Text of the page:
6 Tips to Share With First-Time Managers

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6 Tips to Share With First-Time Managers

Picture yourself at the base of a massive rock, staring up at the towering cliffs that seem to touch the sky. You’re about to embark on an exhilarating rock climbing adventure, heart racing with excitement and a tinge of apprehension.

Now, swap out the climbing gear for the tools of leadership because, my friend, being a first-time manager can be just as adventurous. New managers are about to scale the challenging cliffs, ready to tackle everything that comes your way.

Just like in climbing, careful planning, swift decision-making, and avoiding treacherous missteps are vital. Here’s our list of the six perilous mistakes that can send newbie managers tumbling, on their journey to the summit of effective and respected leadership.

1. Failing to give feedback:

The first peril is failing to give feedback. Although many may find it uncomfortable, it’s as essential as knowing the basic information about what rock you are going to be climbing. Just like without the proper information about your climb, it’s difficult for your team to know whether they are meeting expectations or how they could further improve their performance if whether or not they are progressing in the right direction. Without effective feedback employees may never know whether they are meeting expectations or how they could further improve. Managers should develop methods for providing both recognition and appreciation for good performances as well as constructive criticism when needed – this will help keep teams engaged and motivated while also helping them develop professionally over time.

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2. Not soliciting or listening to feedback received:

It’s important to recognize that there are actually two sides to feedback and new managers need to quickly embrace it from both sides, both as the person giving it and being the one to receive it. It’s easy for managers to become stuck in their own way of thinking, disregarding the perspectives of their employees. Managers should take the time to solicit, listen to and, when appropriate, act on inputs from their team members in order to maximize productivity and create an environment of trust and respect.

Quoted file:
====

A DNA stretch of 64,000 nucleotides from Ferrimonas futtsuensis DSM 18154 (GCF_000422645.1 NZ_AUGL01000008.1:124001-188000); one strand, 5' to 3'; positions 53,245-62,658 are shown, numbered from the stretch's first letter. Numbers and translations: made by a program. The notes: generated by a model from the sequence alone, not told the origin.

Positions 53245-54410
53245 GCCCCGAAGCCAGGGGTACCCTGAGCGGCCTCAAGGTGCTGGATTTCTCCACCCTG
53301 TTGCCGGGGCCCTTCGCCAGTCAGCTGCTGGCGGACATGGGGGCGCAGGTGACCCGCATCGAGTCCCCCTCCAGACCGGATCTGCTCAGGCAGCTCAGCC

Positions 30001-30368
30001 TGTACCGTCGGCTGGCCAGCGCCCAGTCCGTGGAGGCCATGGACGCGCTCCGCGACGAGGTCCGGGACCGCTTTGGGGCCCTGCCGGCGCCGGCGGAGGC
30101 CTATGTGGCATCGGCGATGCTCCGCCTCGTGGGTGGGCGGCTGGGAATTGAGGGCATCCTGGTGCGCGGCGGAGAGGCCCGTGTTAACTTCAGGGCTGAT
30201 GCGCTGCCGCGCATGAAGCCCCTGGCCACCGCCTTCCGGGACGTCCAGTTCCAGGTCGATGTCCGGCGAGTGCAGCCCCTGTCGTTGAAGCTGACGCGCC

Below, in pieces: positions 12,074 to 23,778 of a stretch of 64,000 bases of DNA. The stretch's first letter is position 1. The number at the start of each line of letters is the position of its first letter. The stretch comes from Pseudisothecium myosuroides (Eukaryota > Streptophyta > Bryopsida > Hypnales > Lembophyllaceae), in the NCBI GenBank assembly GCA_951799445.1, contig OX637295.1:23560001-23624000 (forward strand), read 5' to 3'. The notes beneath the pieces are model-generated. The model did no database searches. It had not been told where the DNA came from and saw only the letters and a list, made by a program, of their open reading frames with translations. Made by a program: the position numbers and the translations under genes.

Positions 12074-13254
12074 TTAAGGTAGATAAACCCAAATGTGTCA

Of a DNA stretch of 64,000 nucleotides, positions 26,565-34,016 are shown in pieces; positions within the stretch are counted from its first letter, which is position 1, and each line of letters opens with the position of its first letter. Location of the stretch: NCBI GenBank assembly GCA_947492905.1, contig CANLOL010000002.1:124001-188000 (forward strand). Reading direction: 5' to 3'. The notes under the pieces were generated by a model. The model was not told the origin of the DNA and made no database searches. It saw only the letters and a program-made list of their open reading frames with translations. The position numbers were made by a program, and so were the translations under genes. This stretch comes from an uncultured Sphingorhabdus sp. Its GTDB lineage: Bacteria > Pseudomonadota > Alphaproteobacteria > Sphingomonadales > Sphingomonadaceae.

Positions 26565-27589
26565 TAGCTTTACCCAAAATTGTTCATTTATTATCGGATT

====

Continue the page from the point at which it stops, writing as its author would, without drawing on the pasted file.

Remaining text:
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3. Focusing on results rather than relationships:

New managers may also fall into the trap of overemphasizing results and underestimating the importance of relationships. While it is important for managers to set and track measurable goals, they should also be mindful of fostering strong relationships with their team which will help create a productive workplace atmosphere. Managers should strive to motivate their employees through recognition and encouragement in order to unlock the power of collaboration within the team. Managers who set unrealistic expectations or fail to foster strong relationships with their team can struggle to achieve lasting success.

Additional Resource: Ep. 77 – Curiosity: Your Doorway to Positive Relationships and Collaborative Leadership

4. Refusing to delegate tasks & being the bottle-neck:

Poor delegation skills can have negative impacts on both management and employees. It can lead to micromanagement by the manager and employees have a hard time understanding what is expected from them – both of which can damage morale and reduce efficiency over time. Therefore it’s essential for new managers to take the time necessary to properly delegate tasks and agree on timelines to check in while showing trust in individual team members’ abilities at the same time – this will help ensure that objectives are met while empowering direct reports along the way!

Additional Resource: Ep. 7 – How to Delegate More Often & More Effectively

5. Not addressing conflicts early on:

Ignoring conflicts for too long will make situations worse, damage relationships between teams and lead to decreased efficiency within the workplace. it’s essential for management teams to be aware of potential sources of tension within teams so that any disputes can be addressed promptly before becoming major problems!

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6. Overlooking self-development and failing to seek support:

Transitioning into a management role can be demanding and overwhelming. As new managers focus on leading others, they may inadvertently neglect their own personal and professional growth. Failing to invest in their own development through continuous learning, seeking mentorship, or honing leadership skills can limit their potential and hinder their ability to effectively lead and inspire their team.

In addition, some new managers hesitate to seek guidance or support from mentors, colleagues, or leadership coaches. Failing to leverage the resources and support systems available can limit their growth and effectiveness as a leader.

Continuing to seek opportunities for personal self-development and seeking the support from coaches and mentors will help new managers reach the summit of leadership faster than if they don’t seek out those opportunities.

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As you embark on this new journey of leadership, let these lessons serve as your guide, helping you navigate the rugged cliffs with confidence and competence. Just like a climber meticulously plans each move, you must carefully navigate the path of leadership, avoiding the treacherous missteps that can send you tumbling.

By watching out for these 6 missteps, your journey will result in happier teams who perform better together. Embrace the challenges, learn from the mistakes, and keep reaching for the summit of success as a leader.

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